Peru has sparked a series of world records that would astonish even the most skeptical researcher. Due to the astounding variety of climates and ecosystems, it is among the world’s top eight nations in terms of biodiversity where one can find 84 of the 104 life zones existing around the planet.
Thirteen percent of the Amazon tropical forests are in Peru, and Peru ranks 8th in the world for total forest area. The Colca and Cotahuasi canyons, in Arequipa, vie for first place as the deepest on earth. The largest river in the world, the Amazon, begins in Peru and most of the world's highest navigable lake, Titicaca, is within Peruvian territory.
Peru is one of only 12 countries in the world that rank as biological megadiversity. There are almost 25,000 species of plants (10% of the world total), of which 30% are only found in Peru.
In wildlife, it ranks top in diversity of fish (2,000 species, equal to 10% of the world's species), first in birds (1,816 species, including the condor).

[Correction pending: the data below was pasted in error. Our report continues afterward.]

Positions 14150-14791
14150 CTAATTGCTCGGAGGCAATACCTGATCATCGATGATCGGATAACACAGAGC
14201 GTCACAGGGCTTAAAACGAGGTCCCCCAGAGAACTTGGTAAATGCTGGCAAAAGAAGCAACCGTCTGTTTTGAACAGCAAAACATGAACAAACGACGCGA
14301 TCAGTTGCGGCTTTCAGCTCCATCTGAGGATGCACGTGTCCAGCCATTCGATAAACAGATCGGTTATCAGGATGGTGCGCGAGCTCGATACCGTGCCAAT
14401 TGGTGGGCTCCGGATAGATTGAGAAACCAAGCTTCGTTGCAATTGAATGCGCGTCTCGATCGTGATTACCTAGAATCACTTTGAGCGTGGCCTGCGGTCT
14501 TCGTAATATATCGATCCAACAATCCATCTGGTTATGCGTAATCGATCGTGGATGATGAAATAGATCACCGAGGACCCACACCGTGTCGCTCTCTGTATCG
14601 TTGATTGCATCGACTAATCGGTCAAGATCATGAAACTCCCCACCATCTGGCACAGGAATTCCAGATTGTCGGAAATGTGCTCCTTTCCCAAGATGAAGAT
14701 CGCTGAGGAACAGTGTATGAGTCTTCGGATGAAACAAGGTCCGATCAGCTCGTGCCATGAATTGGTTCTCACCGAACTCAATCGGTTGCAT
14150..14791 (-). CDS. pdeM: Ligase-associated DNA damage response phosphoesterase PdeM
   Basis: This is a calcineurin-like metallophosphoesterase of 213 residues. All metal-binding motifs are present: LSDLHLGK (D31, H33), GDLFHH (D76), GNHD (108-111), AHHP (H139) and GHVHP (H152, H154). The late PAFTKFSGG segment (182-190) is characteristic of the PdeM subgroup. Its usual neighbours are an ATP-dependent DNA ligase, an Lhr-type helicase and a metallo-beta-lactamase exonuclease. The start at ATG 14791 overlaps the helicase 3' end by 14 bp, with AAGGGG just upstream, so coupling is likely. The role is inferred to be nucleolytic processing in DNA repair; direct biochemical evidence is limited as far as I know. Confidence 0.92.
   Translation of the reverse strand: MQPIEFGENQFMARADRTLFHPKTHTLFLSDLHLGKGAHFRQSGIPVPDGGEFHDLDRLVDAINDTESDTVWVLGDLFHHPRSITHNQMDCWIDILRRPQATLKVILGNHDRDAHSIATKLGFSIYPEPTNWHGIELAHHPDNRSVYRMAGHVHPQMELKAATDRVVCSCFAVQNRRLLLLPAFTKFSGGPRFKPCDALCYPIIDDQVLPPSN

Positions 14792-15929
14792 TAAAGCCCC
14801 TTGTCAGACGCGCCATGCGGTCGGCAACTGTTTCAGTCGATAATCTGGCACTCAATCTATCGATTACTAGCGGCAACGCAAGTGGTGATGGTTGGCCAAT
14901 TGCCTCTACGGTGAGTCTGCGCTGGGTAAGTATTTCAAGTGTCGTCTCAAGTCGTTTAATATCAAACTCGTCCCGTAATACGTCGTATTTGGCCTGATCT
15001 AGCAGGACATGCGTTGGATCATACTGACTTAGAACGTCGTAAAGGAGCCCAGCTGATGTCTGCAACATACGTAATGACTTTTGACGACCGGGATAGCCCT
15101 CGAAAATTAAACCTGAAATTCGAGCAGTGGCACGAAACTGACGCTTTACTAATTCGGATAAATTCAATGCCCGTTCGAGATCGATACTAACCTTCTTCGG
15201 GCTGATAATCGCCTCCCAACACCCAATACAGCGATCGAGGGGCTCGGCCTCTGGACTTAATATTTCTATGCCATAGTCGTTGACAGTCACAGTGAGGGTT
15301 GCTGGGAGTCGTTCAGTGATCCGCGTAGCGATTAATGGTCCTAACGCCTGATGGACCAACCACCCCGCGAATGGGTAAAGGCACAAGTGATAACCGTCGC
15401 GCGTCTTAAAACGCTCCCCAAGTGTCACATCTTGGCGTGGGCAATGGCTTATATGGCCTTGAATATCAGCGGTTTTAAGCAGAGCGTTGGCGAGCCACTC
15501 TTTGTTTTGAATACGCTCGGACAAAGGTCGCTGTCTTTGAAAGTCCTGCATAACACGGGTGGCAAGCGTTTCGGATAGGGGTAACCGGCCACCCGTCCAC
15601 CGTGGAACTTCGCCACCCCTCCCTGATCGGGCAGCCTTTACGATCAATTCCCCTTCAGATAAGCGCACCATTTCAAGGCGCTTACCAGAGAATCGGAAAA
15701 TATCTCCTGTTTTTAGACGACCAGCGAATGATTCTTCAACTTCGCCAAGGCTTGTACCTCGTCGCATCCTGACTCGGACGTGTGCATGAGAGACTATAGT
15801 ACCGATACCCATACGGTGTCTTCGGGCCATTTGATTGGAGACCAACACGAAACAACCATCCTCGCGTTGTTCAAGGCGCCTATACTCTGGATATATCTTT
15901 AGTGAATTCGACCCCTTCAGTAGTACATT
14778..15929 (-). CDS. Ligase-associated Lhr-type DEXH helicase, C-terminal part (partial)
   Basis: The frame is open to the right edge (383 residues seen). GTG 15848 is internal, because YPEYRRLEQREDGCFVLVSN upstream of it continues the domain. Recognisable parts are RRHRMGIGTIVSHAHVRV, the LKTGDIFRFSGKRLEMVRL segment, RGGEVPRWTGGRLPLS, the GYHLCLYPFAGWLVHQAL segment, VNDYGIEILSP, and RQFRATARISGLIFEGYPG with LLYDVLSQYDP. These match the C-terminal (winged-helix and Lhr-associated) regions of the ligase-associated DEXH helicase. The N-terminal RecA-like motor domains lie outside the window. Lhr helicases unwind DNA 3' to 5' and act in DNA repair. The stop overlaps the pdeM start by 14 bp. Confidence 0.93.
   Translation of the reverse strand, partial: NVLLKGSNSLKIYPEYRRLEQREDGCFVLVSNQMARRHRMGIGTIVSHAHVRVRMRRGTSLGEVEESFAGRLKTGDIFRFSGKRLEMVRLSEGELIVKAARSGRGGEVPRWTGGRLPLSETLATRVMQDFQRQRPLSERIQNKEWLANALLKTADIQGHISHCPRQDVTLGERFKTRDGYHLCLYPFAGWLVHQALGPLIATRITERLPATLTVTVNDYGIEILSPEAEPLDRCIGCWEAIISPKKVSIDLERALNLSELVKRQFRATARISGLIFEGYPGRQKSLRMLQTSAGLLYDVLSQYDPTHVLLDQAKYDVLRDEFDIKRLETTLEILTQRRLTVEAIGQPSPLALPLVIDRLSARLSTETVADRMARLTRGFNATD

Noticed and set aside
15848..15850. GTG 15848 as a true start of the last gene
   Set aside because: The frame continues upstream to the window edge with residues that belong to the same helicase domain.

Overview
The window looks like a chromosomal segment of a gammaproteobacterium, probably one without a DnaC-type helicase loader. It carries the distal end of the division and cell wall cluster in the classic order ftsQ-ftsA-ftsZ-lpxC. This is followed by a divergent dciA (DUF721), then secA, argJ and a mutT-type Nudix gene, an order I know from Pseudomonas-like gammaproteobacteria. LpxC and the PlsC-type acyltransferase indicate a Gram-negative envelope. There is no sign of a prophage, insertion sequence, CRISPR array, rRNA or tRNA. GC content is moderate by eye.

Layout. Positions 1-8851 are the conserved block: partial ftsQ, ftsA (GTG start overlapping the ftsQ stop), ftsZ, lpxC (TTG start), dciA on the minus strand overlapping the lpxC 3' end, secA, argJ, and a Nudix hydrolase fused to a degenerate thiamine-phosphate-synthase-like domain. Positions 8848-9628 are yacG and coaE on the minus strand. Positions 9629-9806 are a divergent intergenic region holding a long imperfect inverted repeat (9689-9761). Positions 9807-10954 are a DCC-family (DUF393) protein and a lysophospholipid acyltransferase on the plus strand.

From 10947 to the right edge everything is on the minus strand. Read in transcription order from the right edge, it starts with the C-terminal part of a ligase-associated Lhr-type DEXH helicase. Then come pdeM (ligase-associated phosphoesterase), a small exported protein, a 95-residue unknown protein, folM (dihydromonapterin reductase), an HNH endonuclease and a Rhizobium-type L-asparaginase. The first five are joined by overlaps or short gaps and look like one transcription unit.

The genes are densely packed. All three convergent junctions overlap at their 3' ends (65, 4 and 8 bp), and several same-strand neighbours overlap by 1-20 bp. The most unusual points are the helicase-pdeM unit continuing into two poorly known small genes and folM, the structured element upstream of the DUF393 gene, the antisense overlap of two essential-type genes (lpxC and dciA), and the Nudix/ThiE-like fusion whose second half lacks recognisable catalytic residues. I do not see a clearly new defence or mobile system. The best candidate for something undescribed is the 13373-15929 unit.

Peru is also home to about 10% of all mammals and reptiles living on the planet and more than 20% of the earth’s birds. The late Theodore Parker III, famous American field ornithologist once said “Peru offers bird enthusiasts more than any other country in the world…Being here is like being a child visiting a huge store filled with new and fascinating toys. He was right.
Third in amphibians (379 species, including the black crocodile), third in mammals (462 species, including the ocelot and black spectacled bear), and first in butterflies.
It ranks second in the world for its variety of primates 35 species, including the unique woolly, yellow-tailed monkey.
There are 460 species of mammals that are catalogued as original to Peru, 1,745 species of birds, 297 species of reptiles, 332 amphibians, 1,800 ocean and fresh water fish, and thousands of species of mollusks, spiders and insects.
The insects also deserve special mention. On one single tree in the Tambopata amazon in Peru`s southeast, scientists identified over 5000 different species, including more ant species that can be found in all of the british isles. Amazing, right?